I am doing several short bursts of PR based obedience training and retrieving drills daily, have worked two pigeons in launchers, and done 4 gunfire introduction sessions (moved up to the 28 gauge yesterday), but none of that is as critical as those daily walks in developing my puppy. She spends 5 hours in the house with us through the evening hours teaching her to be a good citizen (lots more work there still ahead) and sleeping in our laps/bonding.

I don't see any pro trainer being able to compete with that.

Hence my belief the overwhelming general case is it a critical foundational period in the puppy's life that is far better handled by the owner.

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Re: Dog Being a Baby

Post by RatDog » Sun Apr 12, 2020 3:40 pm

Seems sensible. Not going to argue that point. If that’s possible, it sounds like the best case scenario to me. That’s awesome!


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Re: Dog Being a Baby

Post by Sharon » Sun Apr 12, 2020 5:20 pm

I would suggest that whenever possible you work with the trainer and your dog. Dogs can often work great with the trainer, and then when they come home they aren't used to working with the owner.
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Re: Dog Being a Baby

Post by RatDog » Sun Apr 12, 2020 8:56 pm

Sharon wrote:I would suggest that whenever possible you work with the trainer and your dog. Dogs can often work great with the trainer, and then when they come home they aren't used to working with the owner.
Yeah, that’s a great point. I probably need as much training as the dog does. I spent most of the day with him when I dropped the dog off and I look forward to doing the same when I pick him up. He’s doing a Rick Smith seminar this summer that I’m gonna go to which sounds cool.

I also found a really cool looking dog club that has separate meetings for retrievers, flushers and pointers. I look forward to checking that out as well.


https://www.mhgdc.org/


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RatDog
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Re: Dog Being a Baby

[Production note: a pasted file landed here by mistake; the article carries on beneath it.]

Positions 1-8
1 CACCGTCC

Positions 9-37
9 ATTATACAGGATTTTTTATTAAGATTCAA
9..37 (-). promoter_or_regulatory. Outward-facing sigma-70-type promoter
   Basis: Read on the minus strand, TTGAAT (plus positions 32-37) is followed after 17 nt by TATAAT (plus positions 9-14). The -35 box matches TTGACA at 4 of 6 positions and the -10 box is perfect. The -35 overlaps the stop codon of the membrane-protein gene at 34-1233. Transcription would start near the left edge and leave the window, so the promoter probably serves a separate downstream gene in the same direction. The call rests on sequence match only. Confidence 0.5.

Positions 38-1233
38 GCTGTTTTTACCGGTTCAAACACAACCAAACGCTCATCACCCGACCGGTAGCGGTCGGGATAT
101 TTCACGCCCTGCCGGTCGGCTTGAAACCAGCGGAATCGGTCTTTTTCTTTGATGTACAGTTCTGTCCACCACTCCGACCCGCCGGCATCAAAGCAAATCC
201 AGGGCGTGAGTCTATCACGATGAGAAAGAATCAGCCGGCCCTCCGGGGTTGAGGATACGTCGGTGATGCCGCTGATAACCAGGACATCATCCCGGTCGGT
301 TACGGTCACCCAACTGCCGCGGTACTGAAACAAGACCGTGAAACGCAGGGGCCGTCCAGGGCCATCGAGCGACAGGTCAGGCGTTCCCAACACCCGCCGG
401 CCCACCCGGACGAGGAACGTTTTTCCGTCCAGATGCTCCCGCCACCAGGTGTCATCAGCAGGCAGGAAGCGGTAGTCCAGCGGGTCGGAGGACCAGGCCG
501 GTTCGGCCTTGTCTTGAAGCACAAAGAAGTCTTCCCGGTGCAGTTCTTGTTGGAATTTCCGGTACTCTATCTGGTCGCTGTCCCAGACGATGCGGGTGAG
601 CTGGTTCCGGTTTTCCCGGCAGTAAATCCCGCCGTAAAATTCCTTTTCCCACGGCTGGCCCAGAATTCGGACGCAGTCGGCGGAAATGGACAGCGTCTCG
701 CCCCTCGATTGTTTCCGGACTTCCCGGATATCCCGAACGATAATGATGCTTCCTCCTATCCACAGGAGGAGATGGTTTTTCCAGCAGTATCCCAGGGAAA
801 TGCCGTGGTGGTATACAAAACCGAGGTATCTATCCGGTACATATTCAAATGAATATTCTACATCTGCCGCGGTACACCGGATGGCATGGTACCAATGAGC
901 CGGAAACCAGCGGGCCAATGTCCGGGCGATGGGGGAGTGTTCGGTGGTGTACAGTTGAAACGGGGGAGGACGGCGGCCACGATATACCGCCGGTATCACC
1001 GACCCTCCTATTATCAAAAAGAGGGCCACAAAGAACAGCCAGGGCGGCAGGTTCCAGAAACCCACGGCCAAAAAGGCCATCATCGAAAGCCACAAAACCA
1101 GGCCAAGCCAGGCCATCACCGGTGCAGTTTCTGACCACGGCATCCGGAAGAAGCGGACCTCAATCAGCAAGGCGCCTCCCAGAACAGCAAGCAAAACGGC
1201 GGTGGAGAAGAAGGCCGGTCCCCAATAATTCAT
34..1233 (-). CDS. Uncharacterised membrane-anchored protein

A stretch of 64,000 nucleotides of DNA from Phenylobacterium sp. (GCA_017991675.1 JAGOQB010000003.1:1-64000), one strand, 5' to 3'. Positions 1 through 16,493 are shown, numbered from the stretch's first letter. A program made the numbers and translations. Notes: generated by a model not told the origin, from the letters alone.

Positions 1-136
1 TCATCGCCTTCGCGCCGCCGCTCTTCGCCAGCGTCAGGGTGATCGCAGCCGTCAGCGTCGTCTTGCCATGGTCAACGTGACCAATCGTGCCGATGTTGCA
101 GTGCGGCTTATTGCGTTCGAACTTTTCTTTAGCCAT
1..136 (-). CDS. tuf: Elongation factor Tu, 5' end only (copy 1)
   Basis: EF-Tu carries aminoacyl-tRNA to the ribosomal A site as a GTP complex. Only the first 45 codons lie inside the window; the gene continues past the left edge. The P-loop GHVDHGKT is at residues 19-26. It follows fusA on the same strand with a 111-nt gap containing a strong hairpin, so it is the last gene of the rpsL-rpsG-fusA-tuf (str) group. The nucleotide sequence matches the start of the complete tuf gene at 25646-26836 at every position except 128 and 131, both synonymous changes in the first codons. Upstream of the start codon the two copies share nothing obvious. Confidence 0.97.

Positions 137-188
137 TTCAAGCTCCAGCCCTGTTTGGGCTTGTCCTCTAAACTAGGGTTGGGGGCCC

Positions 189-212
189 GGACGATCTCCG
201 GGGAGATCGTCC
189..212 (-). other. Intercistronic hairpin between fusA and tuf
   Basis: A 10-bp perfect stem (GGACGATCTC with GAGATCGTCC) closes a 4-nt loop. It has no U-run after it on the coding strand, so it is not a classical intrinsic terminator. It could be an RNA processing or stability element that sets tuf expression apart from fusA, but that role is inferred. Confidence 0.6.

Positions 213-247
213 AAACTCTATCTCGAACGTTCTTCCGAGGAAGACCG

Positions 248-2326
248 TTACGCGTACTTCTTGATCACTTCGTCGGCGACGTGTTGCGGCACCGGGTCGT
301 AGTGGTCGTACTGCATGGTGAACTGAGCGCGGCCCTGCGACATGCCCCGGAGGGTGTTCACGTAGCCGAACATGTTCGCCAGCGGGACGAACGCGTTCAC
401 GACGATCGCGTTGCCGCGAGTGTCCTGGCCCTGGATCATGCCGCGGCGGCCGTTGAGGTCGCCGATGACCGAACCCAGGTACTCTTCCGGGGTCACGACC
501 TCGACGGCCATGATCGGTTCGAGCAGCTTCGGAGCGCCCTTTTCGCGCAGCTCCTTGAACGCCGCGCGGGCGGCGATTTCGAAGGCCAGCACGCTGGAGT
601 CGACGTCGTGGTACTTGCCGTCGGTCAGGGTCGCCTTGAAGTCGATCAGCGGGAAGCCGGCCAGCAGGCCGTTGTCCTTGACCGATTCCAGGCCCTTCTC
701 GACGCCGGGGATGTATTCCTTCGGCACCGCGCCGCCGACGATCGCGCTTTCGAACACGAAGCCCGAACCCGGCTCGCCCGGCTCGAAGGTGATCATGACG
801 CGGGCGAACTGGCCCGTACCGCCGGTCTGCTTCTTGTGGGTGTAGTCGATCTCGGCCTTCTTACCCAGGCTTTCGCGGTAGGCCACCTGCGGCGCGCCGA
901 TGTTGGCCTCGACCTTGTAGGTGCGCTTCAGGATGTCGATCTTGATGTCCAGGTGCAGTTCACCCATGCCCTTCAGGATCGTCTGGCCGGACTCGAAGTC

Post by RatDog » Sun Apr 12, 2020 8:58 pm

Best of all I booked a week in September chasing sharpies and Huns at a lodge in SD and a week in MN in October for grouse and woodcock. Really look forward to watching the guides handle their dogs!


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Sharon
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Re: Dog Being a Baby

Post by Sharon » Mon Apr 13, 2020 11:54 am

Those are great plans. I learned a LOT at the Rick Smith Seminar. You'll really enjoy it.
" We are more than our gender, skin color, class, sexuality or age; we are unlimited potential, and can not be defined by one label." quote

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Re: Dog Being a Baby

Post by setterpoint » Tue Apr 14, 2020 8:03 am

put your book down and stop reading it, work with the trainer when you get your pup back
spend a day with the trainer and see how he worked the dog ask what you should do with the dog
iv seen dogs that did great with the trainer but seem to forget a lot of what it had learned, but it was the dogs owner that confussed the dog
so learn all you can on how the trainer reacted to the dog

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Re: Dog Being a Baby

Post by Sharon » Tue Apr 14, 2020 11:46 am

as he has planned to do. See the above posts.
" We are more than our gender, skin color, class, sexuality or age; we are unlimited potential, and can not be defined by one label." quote